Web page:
Multi-Zone DI Diesel Spray Combustion Model for Cycle Simulation Studies of Engine Performance and Emissions

2001-03-05
2001-01-1246
A quasi-dimensional, multi-zone, direct injection (DI) diesel combustion model has been developed and implemented in a full cycle simulation of a turbocharged engine. The combustion model accounts for transient fuel spray evolution, fuel-air mixing, ignition, combustion and NO and soot pollutant formation. In the model, the fuel spray is divided into a number of zones, which are treated as open systems. While mass and energy equations are solved for each zone, a simplified momentum conservation equation is used to calculate the amount of air entrained into each zone. Details of the DI spray, combustion model and its implementation into the cycle simulation of Assanis and Heywood [1] are described in this paper. The model is validated with experimental data obtained in a constant volume chamber and engines. First, predictions of spray penetration and spray angle are validated against measurements in a pressurized constant volume chamber.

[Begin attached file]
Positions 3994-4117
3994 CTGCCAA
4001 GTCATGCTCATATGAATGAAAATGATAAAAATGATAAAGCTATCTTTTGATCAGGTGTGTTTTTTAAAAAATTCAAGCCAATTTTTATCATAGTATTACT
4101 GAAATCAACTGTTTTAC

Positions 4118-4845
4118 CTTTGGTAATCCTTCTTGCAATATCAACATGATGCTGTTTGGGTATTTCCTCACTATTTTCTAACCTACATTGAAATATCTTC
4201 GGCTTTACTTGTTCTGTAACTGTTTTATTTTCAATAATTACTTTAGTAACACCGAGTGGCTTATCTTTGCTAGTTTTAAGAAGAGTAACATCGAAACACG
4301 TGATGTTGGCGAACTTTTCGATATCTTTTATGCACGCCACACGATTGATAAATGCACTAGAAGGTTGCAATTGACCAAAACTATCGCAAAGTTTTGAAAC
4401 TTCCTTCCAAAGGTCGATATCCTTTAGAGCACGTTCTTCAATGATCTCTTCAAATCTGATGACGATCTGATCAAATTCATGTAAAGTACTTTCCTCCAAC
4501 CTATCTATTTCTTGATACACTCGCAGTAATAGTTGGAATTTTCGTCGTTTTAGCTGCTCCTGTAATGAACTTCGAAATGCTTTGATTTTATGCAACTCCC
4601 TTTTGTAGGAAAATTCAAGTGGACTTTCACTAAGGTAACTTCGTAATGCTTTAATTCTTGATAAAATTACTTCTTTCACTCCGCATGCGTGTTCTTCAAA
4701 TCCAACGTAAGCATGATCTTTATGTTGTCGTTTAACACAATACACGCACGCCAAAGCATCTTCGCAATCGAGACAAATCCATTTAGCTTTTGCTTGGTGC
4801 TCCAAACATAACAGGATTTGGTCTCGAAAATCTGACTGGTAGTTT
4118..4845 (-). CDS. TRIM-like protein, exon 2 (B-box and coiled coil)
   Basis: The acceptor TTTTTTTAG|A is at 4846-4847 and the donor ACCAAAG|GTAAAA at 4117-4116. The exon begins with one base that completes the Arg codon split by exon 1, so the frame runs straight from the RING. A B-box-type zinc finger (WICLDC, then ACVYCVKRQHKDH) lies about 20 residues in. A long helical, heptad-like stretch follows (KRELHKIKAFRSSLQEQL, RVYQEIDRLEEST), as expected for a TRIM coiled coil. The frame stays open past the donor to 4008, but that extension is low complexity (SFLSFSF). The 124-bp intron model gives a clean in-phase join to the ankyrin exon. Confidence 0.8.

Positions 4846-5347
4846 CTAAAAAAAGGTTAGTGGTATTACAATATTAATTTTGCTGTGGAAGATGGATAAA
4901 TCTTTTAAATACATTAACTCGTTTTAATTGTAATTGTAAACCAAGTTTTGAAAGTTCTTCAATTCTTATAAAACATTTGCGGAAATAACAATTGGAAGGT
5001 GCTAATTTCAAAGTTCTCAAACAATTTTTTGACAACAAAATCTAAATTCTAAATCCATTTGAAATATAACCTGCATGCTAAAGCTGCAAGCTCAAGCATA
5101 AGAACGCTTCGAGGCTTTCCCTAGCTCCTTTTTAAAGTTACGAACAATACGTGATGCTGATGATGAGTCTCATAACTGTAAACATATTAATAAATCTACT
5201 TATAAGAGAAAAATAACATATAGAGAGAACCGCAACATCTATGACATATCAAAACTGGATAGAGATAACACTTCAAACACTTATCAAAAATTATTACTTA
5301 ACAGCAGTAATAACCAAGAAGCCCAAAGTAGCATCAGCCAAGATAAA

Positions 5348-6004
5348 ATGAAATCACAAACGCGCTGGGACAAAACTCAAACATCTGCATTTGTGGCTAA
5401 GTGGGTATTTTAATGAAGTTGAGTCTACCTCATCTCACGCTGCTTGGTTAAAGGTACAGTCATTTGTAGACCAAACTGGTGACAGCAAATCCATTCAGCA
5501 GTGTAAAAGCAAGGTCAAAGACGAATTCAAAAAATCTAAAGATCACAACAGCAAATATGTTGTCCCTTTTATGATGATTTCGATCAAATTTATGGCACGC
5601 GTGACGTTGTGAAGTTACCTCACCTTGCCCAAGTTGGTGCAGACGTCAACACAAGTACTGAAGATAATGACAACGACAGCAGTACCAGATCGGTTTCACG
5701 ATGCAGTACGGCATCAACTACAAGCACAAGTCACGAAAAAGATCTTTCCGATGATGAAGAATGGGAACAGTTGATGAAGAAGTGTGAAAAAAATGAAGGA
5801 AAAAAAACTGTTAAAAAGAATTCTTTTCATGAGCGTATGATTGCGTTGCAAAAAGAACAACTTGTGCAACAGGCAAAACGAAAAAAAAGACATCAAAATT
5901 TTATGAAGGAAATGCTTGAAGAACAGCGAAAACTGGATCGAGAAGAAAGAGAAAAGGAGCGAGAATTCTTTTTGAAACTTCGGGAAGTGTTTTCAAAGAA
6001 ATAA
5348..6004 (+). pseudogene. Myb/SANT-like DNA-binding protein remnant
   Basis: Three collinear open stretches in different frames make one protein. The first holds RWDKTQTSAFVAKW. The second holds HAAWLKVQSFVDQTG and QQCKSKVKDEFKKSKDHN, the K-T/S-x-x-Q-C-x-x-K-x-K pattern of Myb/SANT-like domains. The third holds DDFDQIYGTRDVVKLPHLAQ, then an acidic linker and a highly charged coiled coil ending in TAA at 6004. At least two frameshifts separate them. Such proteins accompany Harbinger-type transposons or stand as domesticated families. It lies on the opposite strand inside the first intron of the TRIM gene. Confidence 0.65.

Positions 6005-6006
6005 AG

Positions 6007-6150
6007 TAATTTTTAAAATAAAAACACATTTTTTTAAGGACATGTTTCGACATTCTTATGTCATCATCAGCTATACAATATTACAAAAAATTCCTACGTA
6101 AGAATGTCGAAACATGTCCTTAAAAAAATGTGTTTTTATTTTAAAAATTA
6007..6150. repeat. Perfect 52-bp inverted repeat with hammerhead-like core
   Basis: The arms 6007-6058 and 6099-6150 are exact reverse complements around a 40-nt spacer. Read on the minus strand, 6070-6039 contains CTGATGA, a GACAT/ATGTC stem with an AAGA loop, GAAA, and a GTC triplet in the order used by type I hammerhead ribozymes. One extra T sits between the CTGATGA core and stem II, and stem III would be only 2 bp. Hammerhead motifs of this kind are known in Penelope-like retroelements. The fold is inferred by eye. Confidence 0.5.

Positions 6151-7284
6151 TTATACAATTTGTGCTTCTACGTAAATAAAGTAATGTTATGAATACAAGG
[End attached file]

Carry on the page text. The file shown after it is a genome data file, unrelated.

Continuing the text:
Technical Paper

Assessment of Alternative Strategies for Reducing Hydrocarbon and Carbon Monoxide Emissions from Small Two-Stroke Engines

1996-02-01
960743
Five small two-stroke engine designs were tested at different air/fuel ratios, under steady state and transient cycles. The effects of combustion chamber design, carburetor design, lean burning, and fuel composition on performance, hydrocarbon and carbon monoxide emissions were studied. All tested engines had been designed to run richer than stoichiometric in order to obtain satisfactory cooling and higher power. While hydrocarbon and carbon monoxide emissions could be greatly reduced with lean burning, engine durability would be worsened. However, it was shown that the use of a catalytic converter with acceptably lean combustion was an effective method of reducing emissions. Replacing carburetion with in-cylinder fuel injection in one of the engines resulted in a significant reduction of hydrocarbon and carbon monoxide emissions.
Technical Paper

Helmholtz Resonator: A Multidimensional Analytical, Computational, and Experimental Study

1995-05-01
951263